Rebecca Clarke is a name many violists know. She was an internationally acclaimed soloist, chamber musician, and composer during post-Victorian Era England. Despite a controlling and abusive father, she was able to leave her mark on the world with her musical achievements.
Rebecca Clarke: Viola Master and Composer
Many artists struggle for their voices to be heard and their visions to be realized. For Rebecca Clarke, the strife stemmed from an abusive father and was amplified by the oppressive remnants of Victorian society in which she lived. Born August 27, 1886 in Harrow, England to an American father and German mother, she started her musical studies on the violin at the age of 9. Her father initially encouraged her to participate in music, and supported her when she eventually attended the Royal Academy of Music in her teen years. Two years after coming to the university, however, 27-year-old professor Percy Hilder Miles proposed marriage to the 19-year-old Rebecca Clarke. The proposal was declined, and this is believed by many to be the reason that Clarke’s father pulled her out of the university and enrolled her in the Royal College of Music instead. She would attend the RCM for several years, until Clarke’s father suddenly kicked her out of his home in 1910, which prevented her from finishing her studies. The cause for her sudden removal from home is speculated to be the result of Clarke confronting her father about his affairs with women outside of marriage.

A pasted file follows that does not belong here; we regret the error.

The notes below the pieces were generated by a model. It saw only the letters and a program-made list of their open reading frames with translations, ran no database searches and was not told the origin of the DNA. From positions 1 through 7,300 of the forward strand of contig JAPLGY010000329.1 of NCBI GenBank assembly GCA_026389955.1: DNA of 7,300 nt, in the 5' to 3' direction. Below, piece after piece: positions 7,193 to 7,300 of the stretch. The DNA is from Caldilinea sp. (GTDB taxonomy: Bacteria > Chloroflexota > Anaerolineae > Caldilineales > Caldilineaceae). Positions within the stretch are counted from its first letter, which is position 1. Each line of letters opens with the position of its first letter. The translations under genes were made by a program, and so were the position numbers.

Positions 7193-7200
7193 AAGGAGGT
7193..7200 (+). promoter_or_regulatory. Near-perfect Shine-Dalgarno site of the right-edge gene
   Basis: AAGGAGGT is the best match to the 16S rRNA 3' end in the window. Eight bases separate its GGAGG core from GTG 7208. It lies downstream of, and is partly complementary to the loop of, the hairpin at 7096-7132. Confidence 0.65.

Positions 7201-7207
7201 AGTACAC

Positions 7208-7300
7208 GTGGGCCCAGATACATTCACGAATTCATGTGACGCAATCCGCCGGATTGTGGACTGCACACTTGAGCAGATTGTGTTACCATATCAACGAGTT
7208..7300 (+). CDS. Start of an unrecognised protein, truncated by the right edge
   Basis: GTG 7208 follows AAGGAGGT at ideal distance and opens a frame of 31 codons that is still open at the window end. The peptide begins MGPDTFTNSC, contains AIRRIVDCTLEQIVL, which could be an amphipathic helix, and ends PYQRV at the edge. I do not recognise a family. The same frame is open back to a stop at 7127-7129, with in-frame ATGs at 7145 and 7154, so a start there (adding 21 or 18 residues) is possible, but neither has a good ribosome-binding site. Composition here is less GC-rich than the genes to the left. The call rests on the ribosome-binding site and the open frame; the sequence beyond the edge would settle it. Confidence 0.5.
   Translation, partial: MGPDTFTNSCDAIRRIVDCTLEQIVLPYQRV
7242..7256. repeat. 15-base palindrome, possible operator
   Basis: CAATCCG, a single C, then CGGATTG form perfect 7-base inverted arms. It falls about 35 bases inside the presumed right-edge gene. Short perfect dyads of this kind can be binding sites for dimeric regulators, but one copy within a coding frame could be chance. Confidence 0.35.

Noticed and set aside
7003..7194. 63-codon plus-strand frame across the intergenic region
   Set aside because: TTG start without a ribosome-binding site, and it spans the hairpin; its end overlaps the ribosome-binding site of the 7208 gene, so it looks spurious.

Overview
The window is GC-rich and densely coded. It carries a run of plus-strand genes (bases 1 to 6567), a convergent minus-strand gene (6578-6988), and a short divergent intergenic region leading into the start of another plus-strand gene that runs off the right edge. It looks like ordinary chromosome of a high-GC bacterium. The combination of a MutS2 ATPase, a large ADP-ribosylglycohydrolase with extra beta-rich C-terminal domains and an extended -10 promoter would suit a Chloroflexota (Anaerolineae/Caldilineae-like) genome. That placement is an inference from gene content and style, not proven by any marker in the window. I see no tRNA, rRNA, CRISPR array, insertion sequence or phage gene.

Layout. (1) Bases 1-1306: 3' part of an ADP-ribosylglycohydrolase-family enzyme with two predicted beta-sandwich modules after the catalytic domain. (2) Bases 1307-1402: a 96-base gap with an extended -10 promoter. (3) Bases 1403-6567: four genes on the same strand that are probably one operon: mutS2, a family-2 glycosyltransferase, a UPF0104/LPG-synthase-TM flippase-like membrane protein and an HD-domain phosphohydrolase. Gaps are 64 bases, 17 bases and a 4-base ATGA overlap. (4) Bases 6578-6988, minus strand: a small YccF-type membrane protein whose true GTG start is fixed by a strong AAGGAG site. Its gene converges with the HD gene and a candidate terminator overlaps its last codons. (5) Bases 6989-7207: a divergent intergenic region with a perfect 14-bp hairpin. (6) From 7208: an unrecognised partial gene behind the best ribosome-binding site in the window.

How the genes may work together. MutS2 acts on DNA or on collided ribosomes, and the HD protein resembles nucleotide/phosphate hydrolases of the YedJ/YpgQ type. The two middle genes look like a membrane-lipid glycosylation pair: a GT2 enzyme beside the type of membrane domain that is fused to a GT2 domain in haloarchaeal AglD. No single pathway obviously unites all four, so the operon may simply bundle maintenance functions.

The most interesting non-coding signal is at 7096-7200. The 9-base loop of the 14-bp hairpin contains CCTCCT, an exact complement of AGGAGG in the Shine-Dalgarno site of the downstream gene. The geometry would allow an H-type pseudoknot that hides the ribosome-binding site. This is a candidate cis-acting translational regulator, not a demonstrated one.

Despite these challenges, Clarke went on to have an outstanding career as a performer and composer. Undaunted by the trials she faced in her younger years, she was able to fully support herself with her viola performances. She became one of the first female professional orchestral musicians in London and was so successful that she toured internationally as a soloist and chamber musician. Clarke spent time in the United States and in Britain prior to World War II, but eventually stayed in America after the onset of the war.
Clarke composed over 50 works, and many pieces of hers feature the viola. For several years after her death much of her work remained unpublished, primarily because of societal opinions about the value of music composed by women. Good music is good music, though, and one piece that has withstood the tests of time and discrimination to be a mainstay of standard viola repertoire is her Viola Sonata. It has lush harmonies, driving rhythm, broad emotional depth, and is right in line with the Impressionist style of the late 19th and early 20th centuries.
Towards the end of her life, Clarke wrote a personal memoir that is unpublished, but kept at her estate for scholars to access. The writings reveal details of her personal life, like what she remembered of her father and reflections on her time at the Royal College of Music. She eloquently outlines the feeling of achievement through composition:
Every now and then, in the middle of struggling with some problem, everything would fall into place with a suddenness almost like switching on an electric light. It may sound pretentious… but at these moments, though I had no illusions whatever about the value of my work, I was flooded with a wonderful feeling of potential power – a miracle made anything seem possible. Every composer, or writer, or painter too for that matter, however obscure, is surely familiar with this sensation. It is a glorious one. I know of almost nothing to equal it.
Several recordings exist of Clarke’s Viola Sonata and, thanks to the efforts of the Rebecca Clarke Society, more of her work has been published recently, and recordings of her music continue to be released.
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